Every time I hear someone complain that they don’t feel like voting because they’re not excited by either presidential candidate, I don’t know whether to sigh, laugh, or just smack them upside the head with a 2x4. Same thing when I hear people complain about not knowing how these two candidates (and there are only two viable ones) got nominated.
Let’s start with the second issue first.
Those candidates that you aren’t thrilled with got nominated because a majority of the people in those parties voted for them. Pure and simple. Maybe they weren’t your first choice, but they were someone else’s; and they were the first choice of enough “someone elses” that they got the nomination and your person didn’t.
Now let’s move on to the first issue.
When I think about this, I think of the roughly 35 people I lived with in the 14 years between leaving my home in East Orange back in 1974 and getting married in 1988. Now, if 35 people seems like a lot of turnover, consider the fact that if we’re talking about a three-bedroom apartment, that means only 18 *sets* of roommates over 14 years. But that leaves out summer subletters and a few *four* bedroom houses…not to mention roommates who were replaced because they graduated or spent a semester abroad. When you consider that, I didn’t do so badly. I even kept one set of housemates for *two years*.
Why do I think about the 35 or so people I lived with between 1974 and 1988? Because some of you are looking at choosing a president more like choosing a spouse or live-in lover than choosing a roommate. And let’s face it…the president is more like a roommate.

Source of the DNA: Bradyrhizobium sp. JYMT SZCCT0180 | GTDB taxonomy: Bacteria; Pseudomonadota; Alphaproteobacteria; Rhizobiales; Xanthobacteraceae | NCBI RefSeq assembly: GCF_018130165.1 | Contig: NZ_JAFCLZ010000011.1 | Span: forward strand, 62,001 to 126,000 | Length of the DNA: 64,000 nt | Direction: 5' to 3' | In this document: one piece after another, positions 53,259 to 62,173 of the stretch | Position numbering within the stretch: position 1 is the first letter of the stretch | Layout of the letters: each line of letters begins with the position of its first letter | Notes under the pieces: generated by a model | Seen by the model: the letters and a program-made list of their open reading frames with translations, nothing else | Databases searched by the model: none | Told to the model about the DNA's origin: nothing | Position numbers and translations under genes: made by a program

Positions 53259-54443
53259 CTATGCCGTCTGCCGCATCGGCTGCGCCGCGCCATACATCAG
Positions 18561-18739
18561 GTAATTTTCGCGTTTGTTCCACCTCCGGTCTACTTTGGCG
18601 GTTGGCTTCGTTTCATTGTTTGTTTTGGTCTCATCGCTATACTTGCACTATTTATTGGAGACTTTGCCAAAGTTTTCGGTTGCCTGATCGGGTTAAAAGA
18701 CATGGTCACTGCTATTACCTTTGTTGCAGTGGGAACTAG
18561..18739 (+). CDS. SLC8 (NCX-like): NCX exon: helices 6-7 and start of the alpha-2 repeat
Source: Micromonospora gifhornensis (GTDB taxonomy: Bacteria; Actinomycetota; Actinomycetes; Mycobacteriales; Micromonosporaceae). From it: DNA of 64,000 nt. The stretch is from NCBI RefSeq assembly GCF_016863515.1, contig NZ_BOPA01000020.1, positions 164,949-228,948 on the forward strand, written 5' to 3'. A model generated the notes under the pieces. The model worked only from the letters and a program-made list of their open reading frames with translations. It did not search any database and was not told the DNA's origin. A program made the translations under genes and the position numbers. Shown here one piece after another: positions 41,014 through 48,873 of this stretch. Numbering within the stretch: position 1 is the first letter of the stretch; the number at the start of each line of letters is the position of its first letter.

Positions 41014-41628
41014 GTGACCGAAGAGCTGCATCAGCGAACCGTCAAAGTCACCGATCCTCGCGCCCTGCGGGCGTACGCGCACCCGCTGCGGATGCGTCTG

I don’t have to be all excited over a potential new roommate, I don’t have to be in love with a potential new roommate. They just have to be acceptable. They have to be clean, pay their rent on time, and not be a putz. That’s about it.
Over those 14 years, I’ve had some really good roommates and a few really bad ones. I’ve had a roommate who we asked to leave, and roommates who made me feel unwelcome in the house that had been mine for two years before I invited them to move in. There were people who I was thrilled to be getting as roommates, or to be moving in with; and there were people who were “good enough for the moment.”
And except for those few cases where either we asked someone to leave, or I decided to leave myself, they all pretty much worked out.
And then I met the Best Roommate Ever.
But, as I said before, in choosing a president, we’re not choosing a spouse or a live-in lover, we’re choosing a roommate for the next four years. We don’t have to be totally “in love” with the candidate. All that’s necessary is that they pay their bills, are clean, and aren’t a putz. So maybe your first choice candidate didn’t get the nomination.
Suck it up, deal, and pick a roommate who’s not a total putz!
Otherwise, one might be assigned to you who is.